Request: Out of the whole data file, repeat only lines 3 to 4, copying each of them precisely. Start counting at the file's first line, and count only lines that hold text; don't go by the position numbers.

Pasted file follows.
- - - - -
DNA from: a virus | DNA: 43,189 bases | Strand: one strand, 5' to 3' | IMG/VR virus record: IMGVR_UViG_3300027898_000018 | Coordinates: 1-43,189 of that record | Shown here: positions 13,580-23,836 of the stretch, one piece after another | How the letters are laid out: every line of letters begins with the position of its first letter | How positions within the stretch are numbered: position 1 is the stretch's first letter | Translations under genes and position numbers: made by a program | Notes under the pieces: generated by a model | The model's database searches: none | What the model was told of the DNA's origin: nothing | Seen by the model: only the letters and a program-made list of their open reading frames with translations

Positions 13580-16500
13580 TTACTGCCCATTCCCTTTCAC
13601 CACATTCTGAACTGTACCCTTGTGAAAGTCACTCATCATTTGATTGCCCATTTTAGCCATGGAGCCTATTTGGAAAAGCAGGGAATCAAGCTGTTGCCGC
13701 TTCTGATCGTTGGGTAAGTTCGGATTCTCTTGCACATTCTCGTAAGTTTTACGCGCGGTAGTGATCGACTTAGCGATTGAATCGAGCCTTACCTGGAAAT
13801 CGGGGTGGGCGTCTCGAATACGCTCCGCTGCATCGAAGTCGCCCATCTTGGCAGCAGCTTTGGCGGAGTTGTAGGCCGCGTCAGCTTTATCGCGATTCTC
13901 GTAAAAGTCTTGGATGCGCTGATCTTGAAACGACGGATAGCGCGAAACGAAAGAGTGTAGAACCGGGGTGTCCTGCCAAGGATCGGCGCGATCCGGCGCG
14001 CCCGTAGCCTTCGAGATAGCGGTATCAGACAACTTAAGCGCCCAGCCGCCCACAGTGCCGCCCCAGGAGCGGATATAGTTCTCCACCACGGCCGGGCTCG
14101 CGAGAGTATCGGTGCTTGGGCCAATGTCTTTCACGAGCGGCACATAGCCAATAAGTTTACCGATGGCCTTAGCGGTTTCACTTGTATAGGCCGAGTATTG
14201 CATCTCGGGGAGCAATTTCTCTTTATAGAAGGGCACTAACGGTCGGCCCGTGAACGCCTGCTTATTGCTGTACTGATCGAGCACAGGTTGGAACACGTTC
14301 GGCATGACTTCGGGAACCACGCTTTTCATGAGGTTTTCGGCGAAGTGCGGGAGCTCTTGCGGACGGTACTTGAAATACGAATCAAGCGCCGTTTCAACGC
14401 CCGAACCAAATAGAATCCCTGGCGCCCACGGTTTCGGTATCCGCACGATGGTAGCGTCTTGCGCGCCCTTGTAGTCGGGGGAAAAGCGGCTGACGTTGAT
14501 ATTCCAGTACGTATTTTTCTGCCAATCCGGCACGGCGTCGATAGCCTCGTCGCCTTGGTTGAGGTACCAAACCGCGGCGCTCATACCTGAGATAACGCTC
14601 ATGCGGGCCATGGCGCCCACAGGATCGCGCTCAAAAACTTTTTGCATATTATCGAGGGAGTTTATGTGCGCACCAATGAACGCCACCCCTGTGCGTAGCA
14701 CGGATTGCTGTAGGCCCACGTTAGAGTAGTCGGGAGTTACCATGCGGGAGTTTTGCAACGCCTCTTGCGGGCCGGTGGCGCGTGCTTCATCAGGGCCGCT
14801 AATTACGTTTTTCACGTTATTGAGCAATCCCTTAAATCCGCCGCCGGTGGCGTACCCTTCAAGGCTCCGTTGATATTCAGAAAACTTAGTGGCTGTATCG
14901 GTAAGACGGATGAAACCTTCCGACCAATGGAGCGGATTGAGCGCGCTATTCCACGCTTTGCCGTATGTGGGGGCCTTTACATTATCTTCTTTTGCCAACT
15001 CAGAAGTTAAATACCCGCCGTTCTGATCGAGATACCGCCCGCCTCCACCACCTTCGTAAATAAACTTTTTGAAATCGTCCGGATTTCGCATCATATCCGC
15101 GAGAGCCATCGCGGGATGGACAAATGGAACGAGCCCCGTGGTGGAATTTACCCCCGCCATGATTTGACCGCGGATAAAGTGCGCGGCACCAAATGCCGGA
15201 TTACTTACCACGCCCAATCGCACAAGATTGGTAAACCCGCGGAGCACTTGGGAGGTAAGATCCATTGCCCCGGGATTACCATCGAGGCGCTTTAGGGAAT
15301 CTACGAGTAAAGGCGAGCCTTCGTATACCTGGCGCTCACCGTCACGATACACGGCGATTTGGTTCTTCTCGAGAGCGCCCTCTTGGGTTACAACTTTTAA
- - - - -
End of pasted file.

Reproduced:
13580 TTACTGCCCATTCCCTTTCAC
13601 CACATTCTGAACTGTACCCTTGTGAAAGTCACTCATCATTTGATTGCCCATTTTAGCCATGGAGCCTATTTGGAAAAGCAGGGAATCAAGCTGTTGCCGC